The fine print behind non-tender day reads as such: The Thursday deadline, which passed at 11:59 p.m. ET, is for teams to offer 2011 contracts to unsigned players under their control, and the players who are not tendered contracts become free agents. Usually, younger players become non-tenders because they're eligible for arbitration and their teams often won't want to fork over the salaries plus raises that will ensue the following year. According to the Basic Agreement, when teams tender contracts, they can't attempt to cut any more than 20 percent of what a player earned in salary and performance bonuses the previous season or 30 percent of those figures during the past two seasons. And even if salaries are cut in the ensuing year, the non-tendered player can still end up signing with the same team.
In other words, there are many different reasons to non-tender players, but quality talent always seems to become available at this time of year.
For the Rays, the non-tender of Howell made sense because the reliever is coming off shoulder surgery, probably won't be available until May at the earliest, and the club's executive vice president, Andrew Friedman, said he is confident that the team will sign Howell again despite this technicality.
The team also will look to re-up with Aybar and Cormier, although the Rays are officially saying goodbye to catcher Dioner Navarro, who fell behind John Jaso and Kelly Shoppach on the depth chart and fell out of favor in the organization when he left the team after not being named to the postseason roster.
In Atlanta, Diaz, a solid right-handed pinch-hit and platoon bat, became expendable when the team acquired second baseman Dan Uggla in a trade with the Marlins and then announced that it would move Martin Prado to left field, where most of Diaz's playing time came.
"[Diaz] is such a great person on and off the field," Braves GM Frank Wren said. "We all were very appreciative of what he did here over the past five years. But with the way our roster has changed, we didn't see the same role being available for him next year. For us to go to arbitration with him, we had to see a significant role for him."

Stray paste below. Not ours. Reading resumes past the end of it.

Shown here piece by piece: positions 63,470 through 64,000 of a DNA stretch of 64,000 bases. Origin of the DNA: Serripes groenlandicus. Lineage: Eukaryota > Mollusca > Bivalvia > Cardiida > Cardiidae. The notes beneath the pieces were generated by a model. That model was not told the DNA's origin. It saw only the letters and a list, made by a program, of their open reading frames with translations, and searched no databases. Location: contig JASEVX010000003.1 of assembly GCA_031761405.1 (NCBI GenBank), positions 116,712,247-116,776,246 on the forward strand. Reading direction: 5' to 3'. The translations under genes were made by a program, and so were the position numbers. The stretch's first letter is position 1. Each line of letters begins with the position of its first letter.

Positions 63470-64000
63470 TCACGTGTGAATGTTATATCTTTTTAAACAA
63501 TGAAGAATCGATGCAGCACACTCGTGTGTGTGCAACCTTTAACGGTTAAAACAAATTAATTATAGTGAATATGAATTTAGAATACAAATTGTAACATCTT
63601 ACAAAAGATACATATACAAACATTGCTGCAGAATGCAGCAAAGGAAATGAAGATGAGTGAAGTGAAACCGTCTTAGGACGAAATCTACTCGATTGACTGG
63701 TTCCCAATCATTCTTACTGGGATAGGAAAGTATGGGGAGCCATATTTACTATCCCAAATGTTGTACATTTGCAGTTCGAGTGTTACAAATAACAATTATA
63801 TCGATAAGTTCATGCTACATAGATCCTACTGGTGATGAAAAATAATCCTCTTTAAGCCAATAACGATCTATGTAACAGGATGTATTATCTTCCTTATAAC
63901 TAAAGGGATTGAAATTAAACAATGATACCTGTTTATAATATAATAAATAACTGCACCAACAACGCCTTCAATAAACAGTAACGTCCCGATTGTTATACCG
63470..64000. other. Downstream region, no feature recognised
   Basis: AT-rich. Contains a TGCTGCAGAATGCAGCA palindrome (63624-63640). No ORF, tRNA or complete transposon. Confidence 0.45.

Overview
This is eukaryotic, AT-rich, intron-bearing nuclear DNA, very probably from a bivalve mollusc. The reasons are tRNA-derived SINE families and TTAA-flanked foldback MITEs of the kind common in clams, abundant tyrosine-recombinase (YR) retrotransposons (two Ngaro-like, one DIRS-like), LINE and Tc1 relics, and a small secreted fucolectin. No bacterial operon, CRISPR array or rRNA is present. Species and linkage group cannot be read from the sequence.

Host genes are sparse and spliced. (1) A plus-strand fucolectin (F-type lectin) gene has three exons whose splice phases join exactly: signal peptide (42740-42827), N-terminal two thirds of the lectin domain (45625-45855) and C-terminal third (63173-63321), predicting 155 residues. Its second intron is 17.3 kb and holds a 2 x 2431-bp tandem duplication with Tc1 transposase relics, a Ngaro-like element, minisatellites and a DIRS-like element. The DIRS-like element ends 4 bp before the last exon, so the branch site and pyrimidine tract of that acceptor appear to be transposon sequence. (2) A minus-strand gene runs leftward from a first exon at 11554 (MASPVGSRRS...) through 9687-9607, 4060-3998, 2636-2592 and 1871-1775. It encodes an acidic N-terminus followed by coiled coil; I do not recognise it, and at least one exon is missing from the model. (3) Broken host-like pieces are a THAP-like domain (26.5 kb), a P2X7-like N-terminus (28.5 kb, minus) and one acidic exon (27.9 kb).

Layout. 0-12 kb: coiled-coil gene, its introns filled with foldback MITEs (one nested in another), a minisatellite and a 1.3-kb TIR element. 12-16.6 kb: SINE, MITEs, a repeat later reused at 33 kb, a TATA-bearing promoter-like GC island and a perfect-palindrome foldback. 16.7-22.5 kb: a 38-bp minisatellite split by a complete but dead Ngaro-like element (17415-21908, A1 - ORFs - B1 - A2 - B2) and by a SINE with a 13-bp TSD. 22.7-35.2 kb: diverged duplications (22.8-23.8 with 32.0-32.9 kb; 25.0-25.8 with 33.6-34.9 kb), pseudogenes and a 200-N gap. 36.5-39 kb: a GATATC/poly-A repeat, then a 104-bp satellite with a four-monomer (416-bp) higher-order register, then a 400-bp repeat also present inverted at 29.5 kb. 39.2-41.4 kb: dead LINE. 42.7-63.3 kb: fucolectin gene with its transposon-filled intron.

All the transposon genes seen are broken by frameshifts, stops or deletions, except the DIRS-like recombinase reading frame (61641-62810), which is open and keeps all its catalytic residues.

Yes, it's a numbers game sometimes, and that also was the case in Oakland.
Cust, after all, was non-tendered and re-signed by the same A's club last year, but this year appears to be a different story with the A's being one of the teams most strongly connected to free agent Lance Berkman. Meanwhile, Buck's injury-laden recent past paved the way for his non-tender, and the recently acquired Encarnacion was on the wrong end of the third-base equation when the A's decided to tender Kevin Kouzmanoff instead.
2010 NON-TENDER LIST
Baltimore: Matt Albers, RHP
Boston: Taylor Buchholz, RHP; Andrew Miller, LHP; Hideki Okajima, LHP
New York Yankees: Alfredo Aceves, RHP; Dustin Moseley, RHP
Tampa Bay: Willy Aybar, IF/DH; Lance Cormier, RHP; J.P. Howell, LHP; Dioner Navarro, C
Toronto: Jeremy Accardo, RHP; Fred Lewis, OF
White Sox: Bobby Jenks, RHP; Erick Threets, LHP
Detroit: Zach Miner, RHP
Kansas City: Josh Fields, IF
Angels: Kevin Frandsen, IF
Oakland: Travis Buck, OF; Jack Cust, DH/OF; Edwin Encarnacion, IF;
Seattle: Ryan Rowland-Smith, LHP
Texas: Dustin Nippert, RHP
Atlanta: Matt Diaz, OF
Florida: Ronny Paulino, C; Jose Veras, RHP
Mets: Chris Carter, OF; Sean Green, RHP; John Maine, RHP
Washington: Wil Nieves, C; Joel Peralta, RHP; Chien-Ming Wang, RHP
Houston: Sammy Gervacio, RHP
Milwaukee: Todd Coffey, RHP; Joe Inglett, IF/OF
Pittsburgh: Brian Burres, LHP; Argenis Diaz, IF; Lastings Milledge, OF; Donnie Veal, LHP
St. Louis: None.
Arizona: Blaine Boyer, RHP; D.J. Carrasco, RHP; Ryan Church, OF; Augie Ojeda, IF
Colorado: Manny Delcarmen, RHP
Dodgers: Russell Martin, C; Trent Oeltjen, OF; George Sherrill, LHP
San Diego: Matt Antonelli, IF; Tony Gwynn Jr., OF; Scott Hairston, OF; Luis Perdomo, RHP
San Francisco: Chris Ray, RHP; Eugenio Velez, IF
Doug Miller is a reporter for MLB.com. This story was not subject to the approval of Major League Baseball or its clubs.